it will be interesting to see if the preservation dye process manages to get colour into the cloth despite it never having been washed or scoured

i also had the joy of shooting for a new album cover with my friend John Fohl
(the link will take you to his last album from a couple of years back)...more about that when the next is released, fingers crossed my paws make the cut!

and then my friend Shelley kindly modelled for me.

the week in New Orleans went far too quickly.
after a day in the air i arrived back on the west coast
where the streets were littered with eucalyptus :: and where i kicked myself because i wasn't carrying a cauldron.

some of the eucalyptus was neatly piled in brown paper bags. i could have wept.
ah well. i hope someone else found it and used it

i spent my days here doing groundwork for the retreat in May (sold out, no drop outs, sorry)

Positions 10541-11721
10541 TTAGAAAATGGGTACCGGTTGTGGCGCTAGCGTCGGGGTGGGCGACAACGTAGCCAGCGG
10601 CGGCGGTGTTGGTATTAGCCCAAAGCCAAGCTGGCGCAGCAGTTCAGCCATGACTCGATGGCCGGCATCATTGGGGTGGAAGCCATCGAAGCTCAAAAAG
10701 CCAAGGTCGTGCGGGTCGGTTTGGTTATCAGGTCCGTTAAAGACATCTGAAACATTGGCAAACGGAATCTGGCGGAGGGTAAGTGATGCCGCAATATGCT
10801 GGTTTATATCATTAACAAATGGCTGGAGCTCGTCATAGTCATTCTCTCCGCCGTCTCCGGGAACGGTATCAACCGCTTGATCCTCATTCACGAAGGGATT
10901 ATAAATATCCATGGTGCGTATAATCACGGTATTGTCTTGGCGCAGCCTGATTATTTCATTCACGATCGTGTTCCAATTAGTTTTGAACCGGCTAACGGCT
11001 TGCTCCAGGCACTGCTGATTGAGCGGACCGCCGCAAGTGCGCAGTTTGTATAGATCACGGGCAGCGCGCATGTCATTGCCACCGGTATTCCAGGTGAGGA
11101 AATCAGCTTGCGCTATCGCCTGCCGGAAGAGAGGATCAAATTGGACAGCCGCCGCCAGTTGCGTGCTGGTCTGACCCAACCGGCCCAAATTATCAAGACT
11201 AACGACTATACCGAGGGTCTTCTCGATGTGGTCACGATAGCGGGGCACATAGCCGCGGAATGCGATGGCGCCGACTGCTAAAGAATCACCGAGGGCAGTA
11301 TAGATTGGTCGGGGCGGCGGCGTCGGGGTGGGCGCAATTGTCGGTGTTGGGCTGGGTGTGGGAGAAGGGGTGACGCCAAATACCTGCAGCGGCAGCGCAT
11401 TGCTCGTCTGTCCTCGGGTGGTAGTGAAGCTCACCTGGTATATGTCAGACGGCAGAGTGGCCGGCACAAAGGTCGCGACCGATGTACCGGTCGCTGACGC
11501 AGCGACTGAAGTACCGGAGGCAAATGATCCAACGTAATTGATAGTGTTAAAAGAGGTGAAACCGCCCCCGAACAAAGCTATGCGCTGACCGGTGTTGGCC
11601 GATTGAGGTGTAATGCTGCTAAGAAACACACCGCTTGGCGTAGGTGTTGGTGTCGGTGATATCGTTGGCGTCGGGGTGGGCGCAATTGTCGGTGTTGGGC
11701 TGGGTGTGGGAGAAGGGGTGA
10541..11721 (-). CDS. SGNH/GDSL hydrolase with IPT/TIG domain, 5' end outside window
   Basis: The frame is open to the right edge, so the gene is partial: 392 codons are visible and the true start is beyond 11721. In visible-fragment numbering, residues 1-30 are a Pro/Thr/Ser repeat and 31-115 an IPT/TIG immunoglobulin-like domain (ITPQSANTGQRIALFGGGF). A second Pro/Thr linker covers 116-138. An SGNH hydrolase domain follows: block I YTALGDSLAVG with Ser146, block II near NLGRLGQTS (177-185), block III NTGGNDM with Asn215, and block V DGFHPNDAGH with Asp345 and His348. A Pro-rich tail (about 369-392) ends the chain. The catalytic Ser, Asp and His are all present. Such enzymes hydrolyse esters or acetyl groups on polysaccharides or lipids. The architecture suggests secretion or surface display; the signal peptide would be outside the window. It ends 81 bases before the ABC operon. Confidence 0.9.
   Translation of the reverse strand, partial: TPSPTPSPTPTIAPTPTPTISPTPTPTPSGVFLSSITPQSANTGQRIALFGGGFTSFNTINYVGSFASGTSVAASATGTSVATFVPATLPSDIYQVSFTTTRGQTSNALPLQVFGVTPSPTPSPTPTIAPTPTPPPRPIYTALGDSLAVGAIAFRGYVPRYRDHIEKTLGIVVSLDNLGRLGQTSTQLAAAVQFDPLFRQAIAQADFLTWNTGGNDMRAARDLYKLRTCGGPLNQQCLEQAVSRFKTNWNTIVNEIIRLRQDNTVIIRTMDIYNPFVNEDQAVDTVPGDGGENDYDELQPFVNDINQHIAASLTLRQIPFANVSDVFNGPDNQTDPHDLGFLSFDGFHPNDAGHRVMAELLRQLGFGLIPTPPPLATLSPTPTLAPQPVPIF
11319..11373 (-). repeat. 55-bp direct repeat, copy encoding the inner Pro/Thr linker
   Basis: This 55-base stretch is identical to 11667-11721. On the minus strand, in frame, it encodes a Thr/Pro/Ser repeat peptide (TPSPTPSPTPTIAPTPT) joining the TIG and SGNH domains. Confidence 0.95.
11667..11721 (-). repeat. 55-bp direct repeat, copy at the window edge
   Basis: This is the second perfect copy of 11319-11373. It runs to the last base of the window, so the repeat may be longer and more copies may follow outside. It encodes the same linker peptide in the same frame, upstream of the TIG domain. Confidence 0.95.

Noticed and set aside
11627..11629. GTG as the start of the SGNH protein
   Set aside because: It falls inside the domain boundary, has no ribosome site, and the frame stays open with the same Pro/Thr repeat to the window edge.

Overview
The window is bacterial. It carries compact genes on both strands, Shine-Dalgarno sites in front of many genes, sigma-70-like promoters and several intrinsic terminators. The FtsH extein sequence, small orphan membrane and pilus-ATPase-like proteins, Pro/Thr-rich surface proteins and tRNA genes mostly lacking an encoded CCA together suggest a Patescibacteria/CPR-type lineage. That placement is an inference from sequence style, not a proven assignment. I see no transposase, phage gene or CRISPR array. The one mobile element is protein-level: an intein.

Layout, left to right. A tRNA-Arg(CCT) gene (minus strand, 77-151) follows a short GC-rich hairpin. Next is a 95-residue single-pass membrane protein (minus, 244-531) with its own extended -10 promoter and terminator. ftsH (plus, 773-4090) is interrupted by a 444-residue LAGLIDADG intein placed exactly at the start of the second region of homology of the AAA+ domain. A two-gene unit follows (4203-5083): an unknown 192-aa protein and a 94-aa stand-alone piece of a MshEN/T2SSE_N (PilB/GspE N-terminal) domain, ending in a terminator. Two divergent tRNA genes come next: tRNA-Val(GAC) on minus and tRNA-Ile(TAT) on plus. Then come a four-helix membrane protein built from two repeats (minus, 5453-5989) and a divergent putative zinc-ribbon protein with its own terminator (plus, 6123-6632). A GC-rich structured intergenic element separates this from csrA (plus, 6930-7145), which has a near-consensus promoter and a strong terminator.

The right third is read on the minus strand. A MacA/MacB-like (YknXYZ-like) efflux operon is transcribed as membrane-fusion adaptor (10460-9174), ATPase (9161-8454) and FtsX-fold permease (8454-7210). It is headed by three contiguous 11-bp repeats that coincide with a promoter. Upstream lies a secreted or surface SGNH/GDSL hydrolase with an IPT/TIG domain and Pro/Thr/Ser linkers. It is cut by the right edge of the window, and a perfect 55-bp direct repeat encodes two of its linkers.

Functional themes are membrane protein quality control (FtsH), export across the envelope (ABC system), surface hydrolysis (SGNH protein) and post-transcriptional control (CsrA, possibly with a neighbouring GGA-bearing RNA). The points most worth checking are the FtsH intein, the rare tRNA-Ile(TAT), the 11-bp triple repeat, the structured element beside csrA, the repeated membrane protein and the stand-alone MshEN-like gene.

and gathering materials together

wandering past the church of Saints Peter and Paul at a particularly ice-cream-cake moment

and taking time out for a glass of merlot at Caffe Trieste, so as to play with some paint swatch poetry. the trick is to choose a handful of colours at random, then write a line that corresponds to the romantic appellation of the shade. mostly nonsense but an amusing occupation between walking up and down the lovely hills of that fair city.

though when i reach the top of the Vallejo steps it occurred to me that losing the equivalent weight of this bag from my body would be a very fine idea indeed.

i'll let y'all know how that goes.

Tuesday 5 April 2016

riding the rails

i deliberately scheduled a railway journey into New Orleans at the conclusion of our wandering in the land of enchantment. somehow i knew that i was going to need a good bit of thinking time, undisturbed by too much making or doing and preferably without the need to concentrate on driving